USA are seriously pathetic in their blind belief that they are masters of Universe and that they can do whatever they imagine. Well they imagined lot with so many latest “state of the Art technology” but delivered next to nothing. They spent nearly 2 trillion US$ to discover, design and develop new 4th generation jet fighters F-22 and F-35 and everyone else (Russia, China, Japan) have already developed 5th generation of jet fighters. Even poor and backwater India will with Russian help develop 5th generation fighter jets.

    No one in America realised that Russia developed new 5th gen. aircraft for around 5 billion US$ which is only about 400x less than USA 5th gen fighter jet and what is more interesting is that despite such low budget it works perfectly fine. No wonder USA wants to engage Germany, UK and Sweden in developing together a new 6th generation of fighter jets after they will study PAK FA jets. Russian 6th generation is already in designing process and according to their information it will be hybrid jet with AI and remote control as drone, which means no crew no expensive equipment for pilots survival and appropriate environment. Jets wont need to be airtight, they will be able to go with much higher wing load than nowadays 9g, no need for expensive ejection seats, no need for building protective cockpit and so on. Russia already developed a prototype of new engine for 6th generation which will be combination RAM and SCRAM engine which will push jet to the middle of hypersonic speed somewhere around Mach 7.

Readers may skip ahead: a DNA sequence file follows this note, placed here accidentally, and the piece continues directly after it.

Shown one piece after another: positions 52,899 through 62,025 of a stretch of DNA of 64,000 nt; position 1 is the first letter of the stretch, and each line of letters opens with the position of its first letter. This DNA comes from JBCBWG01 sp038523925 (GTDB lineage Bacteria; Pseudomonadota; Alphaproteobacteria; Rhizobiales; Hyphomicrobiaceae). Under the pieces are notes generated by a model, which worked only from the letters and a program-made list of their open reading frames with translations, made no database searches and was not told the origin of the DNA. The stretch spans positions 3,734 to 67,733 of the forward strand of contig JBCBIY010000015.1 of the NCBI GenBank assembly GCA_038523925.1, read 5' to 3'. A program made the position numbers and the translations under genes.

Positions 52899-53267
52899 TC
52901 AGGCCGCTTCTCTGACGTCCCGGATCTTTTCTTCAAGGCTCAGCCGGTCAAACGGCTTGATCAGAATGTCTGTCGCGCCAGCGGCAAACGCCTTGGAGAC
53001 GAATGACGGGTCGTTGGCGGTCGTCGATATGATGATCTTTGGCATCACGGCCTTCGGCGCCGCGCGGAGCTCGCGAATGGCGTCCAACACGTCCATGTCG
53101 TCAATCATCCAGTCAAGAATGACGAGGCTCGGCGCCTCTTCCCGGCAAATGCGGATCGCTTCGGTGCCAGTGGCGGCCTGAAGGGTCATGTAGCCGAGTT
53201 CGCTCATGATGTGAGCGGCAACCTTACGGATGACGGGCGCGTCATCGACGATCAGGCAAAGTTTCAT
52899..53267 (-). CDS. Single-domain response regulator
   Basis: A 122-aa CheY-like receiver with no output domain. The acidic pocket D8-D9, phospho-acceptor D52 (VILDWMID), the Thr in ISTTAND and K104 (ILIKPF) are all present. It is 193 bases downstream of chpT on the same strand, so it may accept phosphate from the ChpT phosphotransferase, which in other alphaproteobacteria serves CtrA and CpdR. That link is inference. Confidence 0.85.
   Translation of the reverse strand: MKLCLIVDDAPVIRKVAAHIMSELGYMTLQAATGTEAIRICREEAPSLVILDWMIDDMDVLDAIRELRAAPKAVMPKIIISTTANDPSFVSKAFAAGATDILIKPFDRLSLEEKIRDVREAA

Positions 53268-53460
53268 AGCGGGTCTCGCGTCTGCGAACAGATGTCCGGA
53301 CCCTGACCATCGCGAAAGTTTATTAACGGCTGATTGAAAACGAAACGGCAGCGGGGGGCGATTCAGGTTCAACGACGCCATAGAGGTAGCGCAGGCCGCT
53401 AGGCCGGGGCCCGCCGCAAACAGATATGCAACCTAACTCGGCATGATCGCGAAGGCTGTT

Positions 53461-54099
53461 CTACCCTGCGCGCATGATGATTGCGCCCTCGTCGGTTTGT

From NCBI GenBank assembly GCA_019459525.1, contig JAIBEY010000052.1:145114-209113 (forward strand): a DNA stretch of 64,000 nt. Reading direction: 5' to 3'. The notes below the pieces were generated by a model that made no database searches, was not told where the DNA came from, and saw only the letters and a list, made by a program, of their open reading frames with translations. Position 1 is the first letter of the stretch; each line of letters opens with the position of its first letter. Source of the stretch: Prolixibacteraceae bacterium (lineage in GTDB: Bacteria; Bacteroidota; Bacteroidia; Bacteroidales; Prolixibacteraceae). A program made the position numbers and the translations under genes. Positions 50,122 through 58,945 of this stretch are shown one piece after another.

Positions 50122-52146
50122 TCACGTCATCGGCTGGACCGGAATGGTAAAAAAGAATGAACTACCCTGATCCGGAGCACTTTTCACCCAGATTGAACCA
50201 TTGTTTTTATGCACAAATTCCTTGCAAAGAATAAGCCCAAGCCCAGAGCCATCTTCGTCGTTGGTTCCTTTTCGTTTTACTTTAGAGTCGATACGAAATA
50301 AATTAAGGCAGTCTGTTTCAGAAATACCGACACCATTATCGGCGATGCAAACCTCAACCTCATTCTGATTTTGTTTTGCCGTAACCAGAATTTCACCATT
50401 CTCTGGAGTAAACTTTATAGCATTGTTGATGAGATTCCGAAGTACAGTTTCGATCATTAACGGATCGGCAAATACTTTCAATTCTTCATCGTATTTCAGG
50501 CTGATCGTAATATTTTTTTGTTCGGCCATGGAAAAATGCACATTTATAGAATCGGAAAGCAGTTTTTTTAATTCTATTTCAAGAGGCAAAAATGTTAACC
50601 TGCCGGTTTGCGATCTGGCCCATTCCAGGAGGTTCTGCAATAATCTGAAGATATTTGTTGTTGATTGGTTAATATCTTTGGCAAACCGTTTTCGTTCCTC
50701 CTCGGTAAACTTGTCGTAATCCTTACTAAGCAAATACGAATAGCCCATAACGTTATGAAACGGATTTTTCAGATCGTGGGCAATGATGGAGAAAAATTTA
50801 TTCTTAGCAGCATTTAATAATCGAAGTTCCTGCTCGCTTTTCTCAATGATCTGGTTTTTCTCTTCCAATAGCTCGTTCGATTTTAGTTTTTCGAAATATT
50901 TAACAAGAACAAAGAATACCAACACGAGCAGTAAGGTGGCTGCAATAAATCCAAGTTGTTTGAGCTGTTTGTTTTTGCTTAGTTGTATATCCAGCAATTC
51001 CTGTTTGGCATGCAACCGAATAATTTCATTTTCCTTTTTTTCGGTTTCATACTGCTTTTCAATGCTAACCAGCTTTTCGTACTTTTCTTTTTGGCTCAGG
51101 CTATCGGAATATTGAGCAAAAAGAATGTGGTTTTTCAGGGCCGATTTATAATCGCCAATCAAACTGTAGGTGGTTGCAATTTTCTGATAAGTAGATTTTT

• R Valencia

      https://theaviationist.com/2013/09/19/f-22-f-4-intercept/
      Iranian ground radar tracked and gave directions to Iranian F4s to intercept U.S. MQ-1 drone flying in international airspace off Iran, but Iran didn’t know about the drone’s F22 escort.

      “By international law, the notion of a country’s sovereign airspace corresponds with the maritime definition of territorial waters as being 12 nautical miles (22.2 km) out from a nation’s coastline.”

      Iran has 1L13 “Nebo” VHF radar, Kolchuga (VHF, UHF and SHF), Matla-ul-fajr (VHF), Gamma Radar (low frequency band), Vostok radar (VHF) and other radars, and it didn’t detect F22 threat.

      • tbenton62

        Exactly, people ignore this.Unless the fighter is overhead, these are not going to detect it, and that then is for a very short period, you quickly can get of range, then course corrections to missiles is immaterial.

    • tbenton62

      The problem with long wave radar’s is the envelope, you use this for more short range detection, the problem is the ability of the radar losses capability the further out it is reading returns. This is why they made the F35 with the ability to fly at about 1.4 mach for about 150 miles without keeping the afterburners lit, the F22 with super-cruise can drop bombs as it is coming into detection range, then quickly leave the site.

  • citanon

    https://theaviationist.com/2015/08/15/f-22-kinetic-situational-awareness/

    Apparently the “specific platforms” were not deemed fitting for disclosure the vital national security discussions on Disqus. Instead we are asked to believe that when the Air Force says it’s passing data, it’s not actually blowing smoke. Heaven help us. We must get the oversight committee to look into this egregious omission RIGHT NOW.